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I have several hashes

hash1 = { :c1234 => 0.7, :c1237 => 0.8, :c1634 => 0.6, :c1224 => 0.3, :c1291 => 0.1 }
hash2 = { :c1234 => 0.5, :c1136 => 0.2, :c1634 => 0.7, :c1524 => 0.1, :c2291 => 0.9, :c2391 => 0.7 }
hash3 = { :c1234 => 0.3, :c1136 => 0.4, :c6321 => 0.5 }

I need to create matrix from these hashes like

numhash c1234 c1237 c1634 c1224 c1291 c1136 c1524 c2291 c2391 c6321
hash1     0.7   0.8   0.6   0.3   0.1     0     0     0     0     0
hash2     0.5     0   0.7     0     0   0.2   0.1   0.9   0.7     0
hash3     0.3     0     0     0     0   0.4     0     0     0   0.5

numhash = 3 (number of hashes)

Please help me to do it in Ruby.

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That is not valid Ruby code. Do you mean something like: hash1 = { :c1234=>0.7,:c1237=>0.8,:c1634=>0.6,:c1224=>0.3,:c1291=>0.1 }? What are your real data structures? –  Phrogz May 15 '12 at 15:12
    
Hey sorry, my way of hash writing is wrong. But, I meant the same which you commented :). Thanks for your notification. –  Palani Kannan May 15 '12 at 15:18
    
@Matt Well, not really; the hashes are not ordered, and some of them hold more valies than others. See my answer for a solution if you can slightly change your data storage. –  Phrogz May 15 '12 at 15:24
    
@PalaniKannan To be clear, you are talking about printed output, correct, not providing 2D access to the data? (And, BTW, is this a homework question?) –  Phrogz May 15 '12 at 15:27
    
Does the ordering of the columns in the result matter? –  Phrogz May 15 '12 at 15:37

3 Answers 3

up vote 3 down vote accepted

You should store your hashes not in many local variables, but instead in an enumerable collection, like an Array or Hash. For example, using a hash to name each hash "row":

data = {
  h1:     {c1234:0.7,c1237:0.8,c1634:0.6,c1224:0.3,c1291:0.1},
  cats:   {c1234:0.5,c1136:0.2,c1634:0.7,c1524:0.1,c2291:0.9,c2391:0.7},
  kittens:{c1234:0.3,c1136:0.4,c6321:0.5}
}

def print_grid(data)
  cols     = data.values.flat_map(&:keys).uniq.sort
  head     = data.keys.map(&:length).max
  template = "%#{head}s | #{cols.map{ |c| "%#{c.length}s" }.join(' | ')}"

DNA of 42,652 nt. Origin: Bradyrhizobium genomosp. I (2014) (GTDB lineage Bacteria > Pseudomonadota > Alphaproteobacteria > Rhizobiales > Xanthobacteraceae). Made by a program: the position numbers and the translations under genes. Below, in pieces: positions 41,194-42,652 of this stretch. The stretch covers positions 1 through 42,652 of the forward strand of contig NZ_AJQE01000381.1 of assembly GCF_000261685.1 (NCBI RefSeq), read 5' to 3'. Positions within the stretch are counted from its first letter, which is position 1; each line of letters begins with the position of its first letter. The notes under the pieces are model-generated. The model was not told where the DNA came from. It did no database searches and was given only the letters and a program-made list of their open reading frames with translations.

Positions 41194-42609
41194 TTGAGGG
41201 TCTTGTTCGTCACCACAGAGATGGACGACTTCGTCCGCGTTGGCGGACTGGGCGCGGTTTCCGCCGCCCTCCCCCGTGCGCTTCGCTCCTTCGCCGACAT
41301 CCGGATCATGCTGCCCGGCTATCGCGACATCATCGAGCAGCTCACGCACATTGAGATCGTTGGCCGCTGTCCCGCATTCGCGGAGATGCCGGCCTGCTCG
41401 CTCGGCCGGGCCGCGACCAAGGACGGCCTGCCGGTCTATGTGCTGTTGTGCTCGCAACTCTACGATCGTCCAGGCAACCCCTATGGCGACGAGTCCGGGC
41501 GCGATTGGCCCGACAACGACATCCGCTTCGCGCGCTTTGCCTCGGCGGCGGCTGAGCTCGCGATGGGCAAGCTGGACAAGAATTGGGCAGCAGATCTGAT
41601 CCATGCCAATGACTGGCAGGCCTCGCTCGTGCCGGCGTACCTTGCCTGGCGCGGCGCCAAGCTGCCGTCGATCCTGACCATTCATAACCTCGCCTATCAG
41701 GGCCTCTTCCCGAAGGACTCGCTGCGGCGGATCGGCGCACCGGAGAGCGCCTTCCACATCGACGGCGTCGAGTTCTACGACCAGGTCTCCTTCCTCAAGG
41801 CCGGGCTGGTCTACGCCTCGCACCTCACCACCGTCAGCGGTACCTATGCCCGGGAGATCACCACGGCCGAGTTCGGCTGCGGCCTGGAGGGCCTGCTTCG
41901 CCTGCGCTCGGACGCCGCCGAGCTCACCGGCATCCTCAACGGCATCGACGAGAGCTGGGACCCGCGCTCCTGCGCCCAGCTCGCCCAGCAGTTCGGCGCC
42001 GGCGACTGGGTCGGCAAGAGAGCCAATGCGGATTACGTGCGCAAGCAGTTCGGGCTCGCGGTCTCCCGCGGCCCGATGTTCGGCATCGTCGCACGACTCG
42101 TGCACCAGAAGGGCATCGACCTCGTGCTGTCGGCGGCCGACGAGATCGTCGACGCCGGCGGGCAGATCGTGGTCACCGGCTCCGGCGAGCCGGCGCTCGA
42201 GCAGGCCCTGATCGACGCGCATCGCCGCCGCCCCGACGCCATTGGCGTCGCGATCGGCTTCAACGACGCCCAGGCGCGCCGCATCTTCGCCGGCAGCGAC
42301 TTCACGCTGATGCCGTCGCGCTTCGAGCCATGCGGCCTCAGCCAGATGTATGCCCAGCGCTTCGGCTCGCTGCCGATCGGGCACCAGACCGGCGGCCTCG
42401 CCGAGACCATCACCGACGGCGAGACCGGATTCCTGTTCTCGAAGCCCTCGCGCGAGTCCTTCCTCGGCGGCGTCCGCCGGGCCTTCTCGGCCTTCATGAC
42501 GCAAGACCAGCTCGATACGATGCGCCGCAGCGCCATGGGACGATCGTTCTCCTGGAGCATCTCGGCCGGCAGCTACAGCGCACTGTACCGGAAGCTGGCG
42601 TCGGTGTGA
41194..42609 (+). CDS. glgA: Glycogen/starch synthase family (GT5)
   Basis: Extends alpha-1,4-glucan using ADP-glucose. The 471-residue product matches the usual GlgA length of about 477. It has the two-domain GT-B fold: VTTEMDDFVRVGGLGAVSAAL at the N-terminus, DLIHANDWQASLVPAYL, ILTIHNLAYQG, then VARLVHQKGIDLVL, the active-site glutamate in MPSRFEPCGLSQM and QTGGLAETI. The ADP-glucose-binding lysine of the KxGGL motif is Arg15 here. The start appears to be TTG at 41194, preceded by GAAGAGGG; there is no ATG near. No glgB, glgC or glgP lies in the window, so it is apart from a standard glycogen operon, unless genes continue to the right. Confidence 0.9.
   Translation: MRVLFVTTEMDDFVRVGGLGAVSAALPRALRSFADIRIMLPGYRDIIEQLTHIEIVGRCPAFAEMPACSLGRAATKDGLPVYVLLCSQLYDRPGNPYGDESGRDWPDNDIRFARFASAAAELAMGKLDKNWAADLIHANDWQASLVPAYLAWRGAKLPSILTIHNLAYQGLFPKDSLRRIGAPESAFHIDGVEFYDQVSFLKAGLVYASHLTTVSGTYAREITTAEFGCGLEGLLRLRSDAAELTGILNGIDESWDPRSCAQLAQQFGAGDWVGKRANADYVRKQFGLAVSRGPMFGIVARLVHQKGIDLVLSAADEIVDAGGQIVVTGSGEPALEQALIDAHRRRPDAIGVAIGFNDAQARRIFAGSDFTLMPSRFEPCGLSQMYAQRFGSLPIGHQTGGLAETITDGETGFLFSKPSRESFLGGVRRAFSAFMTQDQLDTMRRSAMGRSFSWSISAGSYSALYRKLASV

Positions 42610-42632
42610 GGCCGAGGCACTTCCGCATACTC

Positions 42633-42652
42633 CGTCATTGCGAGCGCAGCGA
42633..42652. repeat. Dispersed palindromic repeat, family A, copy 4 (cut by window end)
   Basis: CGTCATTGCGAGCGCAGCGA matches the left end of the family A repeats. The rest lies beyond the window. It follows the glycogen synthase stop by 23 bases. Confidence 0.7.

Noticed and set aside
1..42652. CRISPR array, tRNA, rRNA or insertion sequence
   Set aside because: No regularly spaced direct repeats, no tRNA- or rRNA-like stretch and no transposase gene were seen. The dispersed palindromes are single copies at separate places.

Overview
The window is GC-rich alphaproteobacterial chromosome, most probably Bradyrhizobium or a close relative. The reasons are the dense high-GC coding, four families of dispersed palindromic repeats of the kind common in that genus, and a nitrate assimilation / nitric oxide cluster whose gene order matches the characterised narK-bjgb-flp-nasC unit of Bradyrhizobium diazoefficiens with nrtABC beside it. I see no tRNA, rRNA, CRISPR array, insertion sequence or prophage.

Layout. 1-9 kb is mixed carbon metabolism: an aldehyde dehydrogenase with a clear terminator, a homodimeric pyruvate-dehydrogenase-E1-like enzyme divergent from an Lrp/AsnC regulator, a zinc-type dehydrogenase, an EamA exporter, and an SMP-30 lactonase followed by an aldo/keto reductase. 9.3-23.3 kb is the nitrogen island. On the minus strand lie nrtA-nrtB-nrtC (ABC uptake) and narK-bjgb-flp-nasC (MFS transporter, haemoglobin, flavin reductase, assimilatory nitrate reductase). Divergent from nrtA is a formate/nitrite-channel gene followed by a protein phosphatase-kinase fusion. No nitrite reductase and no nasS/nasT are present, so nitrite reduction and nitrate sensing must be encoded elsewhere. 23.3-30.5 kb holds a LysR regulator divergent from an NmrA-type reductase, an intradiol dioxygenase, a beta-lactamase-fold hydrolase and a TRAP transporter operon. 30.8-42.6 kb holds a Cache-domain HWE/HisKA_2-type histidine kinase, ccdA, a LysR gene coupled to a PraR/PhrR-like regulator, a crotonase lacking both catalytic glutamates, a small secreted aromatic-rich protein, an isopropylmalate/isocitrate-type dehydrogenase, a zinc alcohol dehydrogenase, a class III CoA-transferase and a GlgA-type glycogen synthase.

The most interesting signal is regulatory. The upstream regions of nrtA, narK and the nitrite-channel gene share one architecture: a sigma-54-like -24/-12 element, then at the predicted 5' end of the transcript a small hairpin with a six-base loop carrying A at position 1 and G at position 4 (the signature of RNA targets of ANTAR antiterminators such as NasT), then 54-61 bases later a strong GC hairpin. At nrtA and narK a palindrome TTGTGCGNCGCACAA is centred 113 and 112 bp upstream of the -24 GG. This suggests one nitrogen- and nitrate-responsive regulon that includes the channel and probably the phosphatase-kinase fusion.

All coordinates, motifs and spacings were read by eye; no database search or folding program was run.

puts template % [ "", *cols ]
  data.each do |row,pairs|
    values = cols.map{ |col| pairs[col] || 0.0 }
    puts template % [ row, *values ]
  end
  puts "", "numhashes: #{data.length}"
end

print_grid(data)    
#=>         | c1136 | c1224 | c1234 | c1237 | c1291 | c1524 | c1634 | c2291 | c2391 | c6321
#=>      h1 |   0.0 |   0.3 |   0.7 |   0.8 |   0.1 |   0.0 |   0.6 |   0.0 |   0.0 |   0.0
#=>    cats |   0.2 |   0.0 |   0.5 |   0.0 |   0.0 |   0.1 |   0.7 |   0.9 |   0.7 |   0.0
#=> kittens |   0.4 |   0.0 |   0.3 |   0.0 |   0.0 |   0.0 |   0.0 |   0.0 |   0.0 |   0.5
#=> 
#=> numhashes: 3

If you change the last map to...

values = columns.map{ |col| pairs[col] || "-" }

then you get:

        | c1136 | c1224 | c1234 | c1237 | c1291 | c1524 | c1634 | c2291 | c2391 | c6321
     h1 |     - |   0.3 |   0.7 |   0.8 |   0.1 |     - |   0.6 |     - |     - |     -
   cats |   0.2 |     - |   0.5 |     - |     - |   0.1 |   0.7 |   0.9 |   0.7 |     -
kittens |   0.4 |     - |   0.3 |     - |     - |     - |     - |     - |     - |   0.5
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Thanks lot @Phragz for wonderful answer –  Palani Kannan May 15 '12 at 16:16
hash1 = {:c1234 => 0.7, :c1237 => 0.8, :c1634 => 0.6, :c1224 => 0.3, :c1291 => 0.1} 
hash2 = {:c1234 => 0.5, :c1136 => 0.2, :c1634 => 0.7, :c1524 => 0.1, :c2291 => 0.9, :c2391 => 0.7}
hash3 = {:c1234 => 0.3, :c1136 => 0.4, :c6321 => 0.5}

all_hashes = [hash1, hash2, hash3]
all_keys = all_hashes.flat_map(&:keys).uniq

puts "#{all_hashes.length}\t#{all_keys.join("\t")}"
all_hashes.each_with_index do | hash, i |
  puts "hash#{i}\t#{all_keys.map { | k | hash[k]}.join("\t")}"
end
share|improve this answer
    
+1 for providing a tab-delimited alternative suitable for copy/pasting into Excel. :) –  Phrogz May 15 '12 at 15:30
1  
FWIW, under Ruby 1.9.2+ you can do: all_keys = all_hashes.flat_map(&:keys).uniq –  Phrogz May 15 '12 at 15:32
    
@Phrogz: Cool, thanks. –  undur_gongor May 15 '12 at 15:37
    
How would this work if you have a Hash with Array pairs as keys, i.e, {[0,0] => 5, ...} –  Trevor Alexander Dec 13 '13 at 3:19
1  
@TrevorAlexander: It will kind-of work. The all_keys.join("\t"), however, will join the inner arrays with tabs too. So the output would have two column headers per key. To avoid this, you could do join the inner arrays differently all_keys.map { | k | k.join(', ') }.join("\t"). –  undur_gongor Dec 13 '13 at 9:40

Try

numhash = { :hash1 => { :c1234=>0.7,:c1237=>0.8,:c1634=>0.6,:c1224=>0.3,:c1291=>0.1 }, :hash2 => { :c1234 => 0.5, :c1136 => 0.2, :c1634 => 0.7, :c1524 => 0.1, :c2291 => 0.9, :c2391 => 0.7} }

and so on... Then you can access value through numhash[:hash1][:c1237], for example.

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